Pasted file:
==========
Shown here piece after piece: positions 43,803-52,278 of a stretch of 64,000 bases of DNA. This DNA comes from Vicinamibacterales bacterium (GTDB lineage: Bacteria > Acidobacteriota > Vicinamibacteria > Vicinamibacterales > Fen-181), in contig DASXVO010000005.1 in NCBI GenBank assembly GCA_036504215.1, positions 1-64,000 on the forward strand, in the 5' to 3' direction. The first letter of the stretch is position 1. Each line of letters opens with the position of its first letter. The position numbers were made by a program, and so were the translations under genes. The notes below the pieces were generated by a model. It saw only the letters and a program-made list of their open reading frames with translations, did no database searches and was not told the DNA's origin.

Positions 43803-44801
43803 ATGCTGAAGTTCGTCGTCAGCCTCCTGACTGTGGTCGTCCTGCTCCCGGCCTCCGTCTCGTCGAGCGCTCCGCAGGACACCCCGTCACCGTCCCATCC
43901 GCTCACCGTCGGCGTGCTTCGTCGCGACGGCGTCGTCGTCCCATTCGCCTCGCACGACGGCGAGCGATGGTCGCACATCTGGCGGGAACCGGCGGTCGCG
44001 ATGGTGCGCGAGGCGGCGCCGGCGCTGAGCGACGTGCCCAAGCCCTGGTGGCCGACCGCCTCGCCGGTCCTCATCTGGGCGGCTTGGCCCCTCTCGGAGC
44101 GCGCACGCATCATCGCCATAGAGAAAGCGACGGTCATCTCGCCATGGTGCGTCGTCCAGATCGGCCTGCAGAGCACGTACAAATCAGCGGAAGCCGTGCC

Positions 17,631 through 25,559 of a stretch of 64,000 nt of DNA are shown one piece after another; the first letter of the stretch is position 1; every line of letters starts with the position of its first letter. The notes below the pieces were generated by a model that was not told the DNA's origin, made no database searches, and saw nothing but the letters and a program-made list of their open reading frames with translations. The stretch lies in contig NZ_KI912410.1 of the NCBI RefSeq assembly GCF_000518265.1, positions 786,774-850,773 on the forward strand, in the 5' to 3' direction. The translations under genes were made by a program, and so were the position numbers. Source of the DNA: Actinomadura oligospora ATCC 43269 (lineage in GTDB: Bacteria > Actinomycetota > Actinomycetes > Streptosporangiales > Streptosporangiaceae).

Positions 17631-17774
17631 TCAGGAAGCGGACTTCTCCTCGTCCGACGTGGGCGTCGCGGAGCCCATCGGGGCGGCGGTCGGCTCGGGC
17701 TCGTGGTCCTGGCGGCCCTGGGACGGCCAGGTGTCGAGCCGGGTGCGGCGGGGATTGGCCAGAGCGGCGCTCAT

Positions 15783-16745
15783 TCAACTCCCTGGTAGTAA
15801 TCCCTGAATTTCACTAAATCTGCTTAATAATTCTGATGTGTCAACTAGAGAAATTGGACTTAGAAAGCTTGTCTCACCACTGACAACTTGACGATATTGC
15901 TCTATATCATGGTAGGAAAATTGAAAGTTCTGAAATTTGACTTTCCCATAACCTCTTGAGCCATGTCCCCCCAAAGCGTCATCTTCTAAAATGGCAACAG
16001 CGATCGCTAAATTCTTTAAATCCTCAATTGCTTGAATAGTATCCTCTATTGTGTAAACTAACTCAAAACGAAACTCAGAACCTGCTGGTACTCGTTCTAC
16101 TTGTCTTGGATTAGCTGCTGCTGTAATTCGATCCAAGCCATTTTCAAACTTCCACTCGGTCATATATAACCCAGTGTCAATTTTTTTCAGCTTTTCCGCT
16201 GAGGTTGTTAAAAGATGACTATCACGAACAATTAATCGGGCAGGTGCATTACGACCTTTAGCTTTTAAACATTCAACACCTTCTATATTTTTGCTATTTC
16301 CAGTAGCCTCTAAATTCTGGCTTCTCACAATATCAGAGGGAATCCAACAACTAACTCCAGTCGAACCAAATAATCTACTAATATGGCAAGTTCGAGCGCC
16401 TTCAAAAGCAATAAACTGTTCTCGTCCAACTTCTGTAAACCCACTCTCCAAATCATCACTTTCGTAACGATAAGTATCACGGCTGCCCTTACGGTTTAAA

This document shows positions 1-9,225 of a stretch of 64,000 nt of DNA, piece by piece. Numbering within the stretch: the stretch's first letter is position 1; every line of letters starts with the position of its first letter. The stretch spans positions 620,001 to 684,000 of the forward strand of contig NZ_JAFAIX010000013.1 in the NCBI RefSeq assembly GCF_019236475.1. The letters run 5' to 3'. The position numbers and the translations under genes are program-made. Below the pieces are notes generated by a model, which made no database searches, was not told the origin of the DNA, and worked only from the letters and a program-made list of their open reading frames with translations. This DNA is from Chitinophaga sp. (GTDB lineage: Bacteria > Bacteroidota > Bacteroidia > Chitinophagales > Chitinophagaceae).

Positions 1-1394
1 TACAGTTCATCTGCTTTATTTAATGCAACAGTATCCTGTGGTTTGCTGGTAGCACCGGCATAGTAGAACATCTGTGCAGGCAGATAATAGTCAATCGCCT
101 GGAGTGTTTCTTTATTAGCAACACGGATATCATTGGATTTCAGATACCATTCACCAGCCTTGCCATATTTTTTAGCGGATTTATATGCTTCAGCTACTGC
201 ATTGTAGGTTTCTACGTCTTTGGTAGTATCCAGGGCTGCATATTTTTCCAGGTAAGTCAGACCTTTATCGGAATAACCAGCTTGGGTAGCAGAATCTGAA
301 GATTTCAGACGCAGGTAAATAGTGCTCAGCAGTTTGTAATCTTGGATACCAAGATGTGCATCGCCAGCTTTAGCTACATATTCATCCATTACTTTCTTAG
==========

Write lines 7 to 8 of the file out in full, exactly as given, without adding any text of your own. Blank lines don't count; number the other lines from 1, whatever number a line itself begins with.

Positions 17,631 through 25,559 of a stretch of 64,000 nt of DNA are shown one piece after another; the first letter of the stretch is position 1; every line of letters starts with the position of its first letter. The notes below the pieces were generated by a model that was not told the DNA's origin, made no database searches, and saw nothing but the letters and a program-made list of their open reading frames with translations. The stretch lies in contig NZ_KI912410.1 of the NCBI RefSeq assembly GCF_000518265.1, positions 786,774-850,773 on the forward strand, in the 5' to 3' direction. The translations under genes were made by a program, and so were the position numbers. Source of the DNA: Actinomadura oligospora ATCC 43269 (lineage in GTDB: Bacteria > Actinomycetota > Actinomycetes > Streptosporangiales > Streptosporangiaceae).

Positions 17631-17774